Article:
Tracking your basal body temperature (BBT) can be great for predicting ovulation so you and your partner will know the best time to get it on, but that's not the only trick your BBT can do. Basal body temperature charts can also help you identify possible fertility issues.
While it’s ideal to see an obvious biphasic BBT chart — that's a chart with low temperatures the first half of the cycle and high temperatures the second half — many women experience all kinds of variations. And those variations can give us clues into what may be going on with your fertility.
High Temperatures During the Follicular Phase:
Ideally, your temperatures should be quite low during your follicular phase (the part of your cycle before ovulation, from days 1-14). At Conceivable, we like to see temperatures that range from about 97.2 - 97.4 degrees F.
Heat is both a cause and a symptom of inflammation, which can affect the whole reproductive system. In fact, over-active inflammatory pathways are now thought to contribute directly to many reproductive issues including recurrent miscarriage, intrauterine growth retardation, menstrual dysfunction, complicated labor, and preeclampsia.
If you notice that your temperatures run high during the follicular phase, heat may dry out your cervical discharge and can compromise egg quality.
Low Temperatures During the Luteal Phase:
While temperatures should be low in the follicular phase, your BBTs actually need to be quite high in the luteal phase. A healthy luteal phase BBT will average upwards of 98 degrees F.
Temperatures need to surge in order to stimulate the corpus luteum (the remnants of the follicle that held the egg) to produce progesterone — the primary hormone that's responsible for preparing your uterine lining for embryo implantation and supporting your growing pregnancy.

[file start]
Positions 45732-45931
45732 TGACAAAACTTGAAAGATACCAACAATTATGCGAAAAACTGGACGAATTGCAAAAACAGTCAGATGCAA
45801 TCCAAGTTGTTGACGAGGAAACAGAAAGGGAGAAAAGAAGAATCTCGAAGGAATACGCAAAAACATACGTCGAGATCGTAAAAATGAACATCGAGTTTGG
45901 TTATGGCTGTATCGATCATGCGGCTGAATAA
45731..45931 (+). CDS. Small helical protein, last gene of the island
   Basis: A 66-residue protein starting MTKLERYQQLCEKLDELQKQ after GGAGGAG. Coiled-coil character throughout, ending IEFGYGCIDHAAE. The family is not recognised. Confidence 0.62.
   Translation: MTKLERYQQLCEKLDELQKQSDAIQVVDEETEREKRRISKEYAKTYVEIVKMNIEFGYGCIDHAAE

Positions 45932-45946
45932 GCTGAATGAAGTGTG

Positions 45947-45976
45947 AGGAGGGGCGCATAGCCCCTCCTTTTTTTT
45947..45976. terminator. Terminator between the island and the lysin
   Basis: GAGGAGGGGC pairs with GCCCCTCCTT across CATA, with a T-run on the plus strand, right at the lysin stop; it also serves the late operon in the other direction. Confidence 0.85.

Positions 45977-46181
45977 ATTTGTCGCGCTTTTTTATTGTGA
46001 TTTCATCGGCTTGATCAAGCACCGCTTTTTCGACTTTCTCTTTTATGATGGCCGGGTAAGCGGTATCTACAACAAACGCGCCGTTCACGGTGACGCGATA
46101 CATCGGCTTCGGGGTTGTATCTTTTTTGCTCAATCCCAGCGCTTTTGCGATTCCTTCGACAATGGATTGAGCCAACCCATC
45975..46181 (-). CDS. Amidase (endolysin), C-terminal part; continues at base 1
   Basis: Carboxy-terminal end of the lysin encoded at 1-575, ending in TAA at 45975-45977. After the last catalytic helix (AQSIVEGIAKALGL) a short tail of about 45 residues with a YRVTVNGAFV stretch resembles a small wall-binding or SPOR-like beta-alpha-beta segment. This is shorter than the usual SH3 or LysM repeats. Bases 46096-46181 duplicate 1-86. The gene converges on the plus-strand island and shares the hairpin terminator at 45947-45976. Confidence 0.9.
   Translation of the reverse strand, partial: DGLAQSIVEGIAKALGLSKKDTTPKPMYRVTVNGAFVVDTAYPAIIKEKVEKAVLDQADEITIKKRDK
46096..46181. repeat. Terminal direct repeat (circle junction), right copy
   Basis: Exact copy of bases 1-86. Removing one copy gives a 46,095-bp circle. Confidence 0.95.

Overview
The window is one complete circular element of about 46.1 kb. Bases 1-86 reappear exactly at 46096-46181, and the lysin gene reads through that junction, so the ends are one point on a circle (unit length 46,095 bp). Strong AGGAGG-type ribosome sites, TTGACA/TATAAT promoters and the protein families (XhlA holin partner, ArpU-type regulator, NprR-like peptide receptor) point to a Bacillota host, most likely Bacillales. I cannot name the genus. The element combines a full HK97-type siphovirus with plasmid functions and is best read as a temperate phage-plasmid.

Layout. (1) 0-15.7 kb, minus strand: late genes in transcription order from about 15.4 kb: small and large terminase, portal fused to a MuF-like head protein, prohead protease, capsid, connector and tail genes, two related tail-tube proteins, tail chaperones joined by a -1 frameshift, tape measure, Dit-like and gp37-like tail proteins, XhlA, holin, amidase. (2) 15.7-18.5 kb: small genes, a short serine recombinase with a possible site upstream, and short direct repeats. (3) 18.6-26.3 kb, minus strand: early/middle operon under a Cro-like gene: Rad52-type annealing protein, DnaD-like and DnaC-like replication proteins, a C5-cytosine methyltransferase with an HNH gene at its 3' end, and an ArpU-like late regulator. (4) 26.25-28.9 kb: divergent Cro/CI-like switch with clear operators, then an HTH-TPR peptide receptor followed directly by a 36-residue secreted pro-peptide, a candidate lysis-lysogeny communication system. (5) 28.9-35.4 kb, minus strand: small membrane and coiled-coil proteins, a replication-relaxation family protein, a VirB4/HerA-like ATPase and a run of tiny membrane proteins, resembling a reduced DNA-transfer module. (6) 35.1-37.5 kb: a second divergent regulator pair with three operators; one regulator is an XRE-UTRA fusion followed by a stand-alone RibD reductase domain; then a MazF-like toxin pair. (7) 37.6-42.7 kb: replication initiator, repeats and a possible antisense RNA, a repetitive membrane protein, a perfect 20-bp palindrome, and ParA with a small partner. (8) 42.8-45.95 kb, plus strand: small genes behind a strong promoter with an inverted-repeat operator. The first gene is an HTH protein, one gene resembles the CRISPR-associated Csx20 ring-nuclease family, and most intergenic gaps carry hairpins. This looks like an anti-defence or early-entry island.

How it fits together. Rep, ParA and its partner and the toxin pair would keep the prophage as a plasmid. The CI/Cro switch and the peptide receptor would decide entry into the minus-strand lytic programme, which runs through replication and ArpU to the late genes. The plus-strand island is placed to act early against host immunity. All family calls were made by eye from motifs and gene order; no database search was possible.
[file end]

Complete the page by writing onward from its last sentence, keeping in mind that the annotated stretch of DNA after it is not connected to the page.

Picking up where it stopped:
Nice high temperatures are an indicator that enough progesterone is being to produced to support pregnancy, so keeping an eye on your BBT's in this part of your cycle is extra important.
Correlations Between BBT and Fertility Disorders
In addition to too-high follicular phase temperatures and too-low luteal phase temperatures, there are a few other general correlations we can make between BBTs and common fertility disorders.
Here are a few:
Women with elevated follicle-stimulating hormone, poor ovarian reserve, and poor responders for IVF and ovarian stimulation tend to have higher follicular phase temperatures.
Women with PCOS (polycystic ovary syndrome) will generally have lower follicular phase temperatures.
Women with moderate to severe PMS will have a more saw-toothed pattern chart.
Women with recurrent miscarriage and low progesterone will typically have low luteal phase temperatures.
Wondering if your BBT's are fertility friendly? By tracking your BBT with a smart fertility system like Conceivable’s, you will be able to narrow in on your specific problem areas. This will result in more targeted, informed, and personalized approach to fertility.